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Hipkins gets first dose of vaccine - 'We are doing this as a sign of confidence'

Covid-19 Response Minister Chris Hipkins and Associate Health Minister Ayesha Verrall have received their first dose of the Covid-19 vaccine.

The two ministers received the jab in an effort to publicly reinforce its safety and effectiveness to help combat vaccine hesitancy.

Hipkins said the government asked other leaders of political parties to get vaccinated to help improve public trust in the vaccine.

"We are doing this as a sign of confidence in the vaccination programme."

On why the pair decided to get vaccinated today, Hipkins said the government had to weigh up the public perception of 'Why aren't they getting the vaccine?' i.e is it not safe? vs are government ministers jumping the queue by getting special treatment? He says the public is looking to politicians to show leadership.

He also said he got the vaccination today to try counter the misinformation that was being spread about the vaccine.

"We are working hard to get good impartial, fact-based and health-based information out there so people can make informed decisions."

Hipkins said he knows that the big tech companies such as Google and Facebook are "flagging up" misinformation but that those companies also strike a balance of free speech. He said that's why people should be relying on the information that the Ministry of Health produces.

Verrall said: "We are leading the vaccination campaign, we need to show we have confidence in the vaccine."

Health Minister Andrew Little has clearance to get the vaccine over the next couple of weeks, Hipkins said.

As for Opposition leader Judith Collins getting the vaccine, she told Morning Report she was "absolutely" on board.

"I'll probably get one later this year, unless the government particularly asks me to do so because I would be setting a good example."

Collins said she was not in any of the at-risk categories.

Hipkins said the vaccine rollout was "well through" the border workforce now.

He said families of border workers were starting to receive the vaccine and frontline health workers were also getting vaccinated.

As of midnight Tuesday, 66,296 doses of the Pfizer vaccine had been administered, he said.

He said that's about 52,183 people and that 16,483 of those had the full two doses.

About 5,500 were administered yesterday.

Hipkins expects that number to incrementally go up to 7000 - 8000 a day and then maintain that level over the next couple of months before the next big shipments of the vaccine arrive in the country.

Hipkins said daily updates on the number of vaccines administered would start to occur in the near future.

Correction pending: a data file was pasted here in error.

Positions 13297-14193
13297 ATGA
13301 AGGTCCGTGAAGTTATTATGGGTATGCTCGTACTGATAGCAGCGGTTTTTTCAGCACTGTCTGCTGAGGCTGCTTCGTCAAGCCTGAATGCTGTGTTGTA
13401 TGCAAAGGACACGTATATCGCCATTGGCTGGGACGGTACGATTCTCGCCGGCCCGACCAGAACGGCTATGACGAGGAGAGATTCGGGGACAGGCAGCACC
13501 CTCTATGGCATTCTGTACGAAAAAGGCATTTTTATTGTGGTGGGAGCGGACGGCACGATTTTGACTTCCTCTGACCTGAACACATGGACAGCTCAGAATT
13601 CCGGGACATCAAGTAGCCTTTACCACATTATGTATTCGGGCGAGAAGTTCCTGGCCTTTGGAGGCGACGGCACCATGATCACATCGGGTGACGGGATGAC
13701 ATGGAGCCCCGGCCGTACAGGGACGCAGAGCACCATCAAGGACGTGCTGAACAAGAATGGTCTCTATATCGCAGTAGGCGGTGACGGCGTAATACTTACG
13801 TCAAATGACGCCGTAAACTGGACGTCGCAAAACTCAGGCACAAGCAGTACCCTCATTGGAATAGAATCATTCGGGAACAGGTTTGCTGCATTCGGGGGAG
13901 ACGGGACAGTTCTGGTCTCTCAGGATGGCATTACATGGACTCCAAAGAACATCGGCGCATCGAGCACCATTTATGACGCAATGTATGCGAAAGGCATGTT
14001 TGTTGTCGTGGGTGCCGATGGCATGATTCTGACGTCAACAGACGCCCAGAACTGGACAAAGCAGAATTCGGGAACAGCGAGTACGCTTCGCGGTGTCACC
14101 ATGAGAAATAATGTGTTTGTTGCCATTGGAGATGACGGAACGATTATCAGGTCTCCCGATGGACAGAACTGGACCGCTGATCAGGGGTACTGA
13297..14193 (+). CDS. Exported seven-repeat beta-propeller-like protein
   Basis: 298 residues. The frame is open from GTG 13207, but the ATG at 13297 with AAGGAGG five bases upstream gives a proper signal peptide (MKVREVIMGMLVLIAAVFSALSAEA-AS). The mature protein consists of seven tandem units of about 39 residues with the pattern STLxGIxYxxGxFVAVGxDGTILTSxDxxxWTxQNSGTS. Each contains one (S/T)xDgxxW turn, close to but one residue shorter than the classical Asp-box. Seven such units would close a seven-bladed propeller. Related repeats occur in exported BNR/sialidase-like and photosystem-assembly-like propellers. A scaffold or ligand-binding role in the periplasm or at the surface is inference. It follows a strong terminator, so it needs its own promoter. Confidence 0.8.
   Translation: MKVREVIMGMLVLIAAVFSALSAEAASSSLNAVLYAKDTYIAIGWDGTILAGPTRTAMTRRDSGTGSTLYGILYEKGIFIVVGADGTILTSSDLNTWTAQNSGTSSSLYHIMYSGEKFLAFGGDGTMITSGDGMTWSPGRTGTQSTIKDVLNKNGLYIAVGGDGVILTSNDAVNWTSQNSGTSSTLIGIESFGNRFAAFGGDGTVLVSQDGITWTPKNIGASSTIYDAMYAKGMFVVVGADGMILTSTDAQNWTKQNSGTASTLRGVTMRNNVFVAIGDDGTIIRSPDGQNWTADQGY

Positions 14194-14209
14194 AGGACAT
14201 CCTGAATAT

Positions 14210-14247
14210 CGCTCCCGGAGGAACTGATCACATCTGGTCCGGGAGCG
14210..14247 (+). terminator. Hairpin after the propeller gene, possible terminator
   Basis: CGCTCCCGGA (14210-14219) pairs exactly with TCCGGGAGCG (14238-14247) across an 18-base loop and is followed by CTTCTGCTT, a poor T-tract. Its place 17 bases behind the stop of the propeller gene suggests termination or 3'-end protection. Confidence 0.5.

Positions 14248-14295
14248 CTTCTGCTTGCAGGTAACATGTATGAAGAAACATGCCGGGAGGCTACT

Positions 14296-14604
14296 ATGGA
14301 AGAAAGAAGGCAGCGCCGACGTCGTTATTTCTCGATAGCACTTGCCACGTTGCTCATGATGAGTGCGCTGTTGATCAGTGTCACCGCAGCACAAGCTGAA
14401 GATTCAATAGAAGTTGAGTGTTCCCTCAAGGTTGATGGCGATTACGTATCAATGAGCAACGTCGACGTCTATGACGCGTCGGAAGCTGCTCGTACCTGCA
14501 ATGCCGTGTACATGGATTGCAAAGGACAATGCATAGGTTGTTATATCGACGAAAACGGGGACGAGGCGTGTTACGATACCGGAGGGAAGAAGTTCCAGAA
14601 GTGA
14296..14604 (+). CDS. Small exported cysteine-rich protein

He said the reason daily vaccine updates haven't been happening is because the government wanted to make sure the numbers it was releasing were accurate and that the systems used to record the data were up to scratch.

The daily updates should start from next week, he said.

Earlier this month, the government announced it had purchased enough of the Pfizer-BioNTech Covid-19 vaccine for every New Zealander.

It said that 2 million New Zealanders would get their first vaccination in the next three to four months under the roll-out plan which initially focuses on the most at-risk groups.

In February, Prime Minister Jacinda Ardern said it would take a year to reach all New Zealanders with the vaccine.

Hipkins said as vaccination sites scale up for public administration, delivery services of the vaccine would also be beefed up to make sure the demand was met.

Hipkins said Pfizer indicated that the 'big delivery' of doses to New Zealand was not due until July, although the government had indicated to the company that if it could get the doses to the country faster it would be appreciated.

Verrall said if people were unable to get their second dose when they were meant to, the important thing is to just get the second dose when they could.

Hipkins said that the public should expect to see more of these types of events (vaccination media conferences) with role models to show that the vaccine is safe.

On Covid-19 cases, Hipkins said we are seeing "quite a few" cases coming from that Emirates flight from India via the UAE.

He said that was somewhat expected given the high numbers of Covid-19 cases in India and the fact it was a full flight.

There were two or three border cases confirmed overnight but Hipkins said he won't get the final numbers for the last 24 hours until later this morning.

Hipkins said is important that those overseas flights continue coming to New Zealand because they carry a lot of the incoming medical supplies.

On MIQ facilities, Hipkins said the government expects to continue using them until "at least until the end of the year" but that the government is reviewing whether there are any facilities that should be decommissioned or new facilities opened up in other areas.